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Questioning Extreme Programming

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Questioning Extreme Programming


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  • Copyright 2003
  • Edition: 1st
  • Book
  • ISBN-10: 0-201-84457-5
  • ISBN-13: 978-0-201-84457-3

Extreme Programming (XP) has been the subject of heated debate since its arrival on the programming scene in 1998—understandably so, as it contradicts many traditional software development beliefs. We¿ve heard success stories about sweeping changes made to organizations as a result of XP. We’ve read books about how this approach can work for our teams. However, are there times when XP isn’t appropriate? There are certainly instances when making the leap to XP could potentially jeopardize a whole project. What’s missing from all of this rhetoric? Witness Pete McBreen, software craftsman, examine the issue from both sides.

In Questioning Extreme Programming, the author helps you examine and answer the following questions:

  • Is the cost of change really low?
  • Does XP allow proper testing?
  • Does XP make sense?
  • Is XP a return to the dark ages?
  • Can we adopt XP practices for other approaches?
  • Do you need process improvement or process change?
  • Why are developers so zealous about adopting XP?
  • Is XP suitable for your projects?
  • What is the next step after Extreme Programming?
  • After reading this thought-provoking book, software developers can make informed decisions about Extreme Programming, and whether it is suitable for their organization. Readers will also be able to determine whether Extreme Programming is inappropriate for a particular project. The author challenges you to look past the hype and start asking the hard questions about how software is built. Discover for yourself.


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    Table of Contents

    (NOTE: Each chapter concludes with a Summary.)



    Adopting Extreme Programming.

    Resisting Extreme Programming.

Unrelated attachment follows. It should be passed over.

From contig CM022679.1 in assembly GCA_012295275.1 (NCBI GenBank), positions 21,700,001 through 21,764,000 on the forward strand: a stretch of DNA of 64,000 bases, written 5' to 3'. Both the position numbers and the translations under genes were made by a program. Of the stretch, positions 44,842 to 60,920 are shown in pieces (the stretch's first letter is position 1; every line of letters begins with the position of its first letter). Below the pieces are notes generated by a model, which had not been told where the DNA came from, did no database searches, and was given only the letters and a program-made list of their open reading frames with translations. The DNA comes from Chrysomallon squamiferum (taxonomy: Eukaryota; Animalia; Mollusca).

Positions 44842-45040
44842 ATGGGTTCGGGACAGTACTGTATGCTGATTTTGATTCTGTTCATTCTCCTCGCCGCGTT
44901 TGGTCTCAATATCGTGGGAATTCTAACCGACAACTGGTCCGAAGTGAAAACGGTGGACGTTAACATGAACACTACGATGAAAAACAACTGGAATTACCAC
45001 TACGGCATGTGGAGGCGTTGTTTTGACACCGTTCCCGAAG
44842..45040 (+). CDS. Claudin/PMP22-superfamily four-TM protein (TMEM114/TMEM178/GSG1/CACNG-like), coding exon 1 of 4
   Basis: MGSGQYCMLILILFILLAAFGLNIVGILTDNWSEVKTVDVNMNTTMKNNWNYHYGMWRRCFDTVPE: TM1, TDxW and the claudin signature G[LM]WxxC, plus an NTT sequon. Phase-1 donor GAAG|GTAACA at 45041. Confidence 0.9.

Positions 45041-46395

Looking for Alternatives to Extreme Programming.

    Improving Your Current Software Development Process.

    Why You Should Read This Book.



    1. XP: Hype or HyperProductive?

    Sample Claims, Counter Claims, and Misinformation.

    Is There Any Hard Evidence to Support the Claims for XP?

    All Processes Are Situational.

    Do You Need Process Improvement or Process Change?

    Understanding Software Development Processes.

    Understanding the Controversy Around XP.

    Is XP an Option for You?


    2. What Do Methodologies Optimize?

    Why the Focus on Fear?

    Methodologies Record Bad Experiences on Projects.

    What Do Developers Look for in a Process?

    Experience, Talent, and Tacit Knowledge.

    Heavy, Rigorous, Tailorable, Light, Minimal, and Agile Methodologies.

    3. What Are XP Projects Scared Of?

    XP Was Created to Address Project Risks.

    But Project Risks Are Symptoms, Not the Disease.

    4. What Do Other Methodologies Consider Important?

    What Do Software Engineering Projects Consider Important?

    What Do Open Source Projects Consider Important?

    What Is Important to Agile Projects?

    5. What Is Important for Your Projects?

    Reinterpreting Experience in the Light of New Knowledge.

    Understanding Process, Culture, and Methodologies.

    Maintenance and Evolution of the Software.

    Can a Methodology per Project Really Work?

    So What Is Important to Your Projects?

    Learning From XP to Improve Your Process.


    6. Planning Incremental Development.

    Small Releases.

    User Stories.

    Planning Game.

    Open Questions.

    What Can Other Approaches Learn From XP?

    7. Truly Incremental Development.

    Simple DesignRefactoring.

    System MetaphorCollective Code Ownership.

    Continuous Integration.

    Open Questions.

    What Can Other Approaches Learn From XP?

    8. Are We Done Yet?

    Coding Standards.

    Test First Development.

    Acceptance Tests.

    Open Questions.

    What Can Other Approaches Learn From XP?

    9. Working at This Intensity Is Hard.

    Forty-Hour Work Week.

    Pair Programming.

    On-Site Customer.

    Open Questions.

    What Can Other Approaches Learn From XP?

    10. Is That All There Is to Extreme Programming?

    Keeping an XP Project On Process.

    Continuous Reflection.

    Distributed Development and Extreme Programming.

    Open Questions.

    What Can Other Approaches Learn From XP?


    11. The Source Code Is the Design?

    Software Development Is Mainly a Design Activity.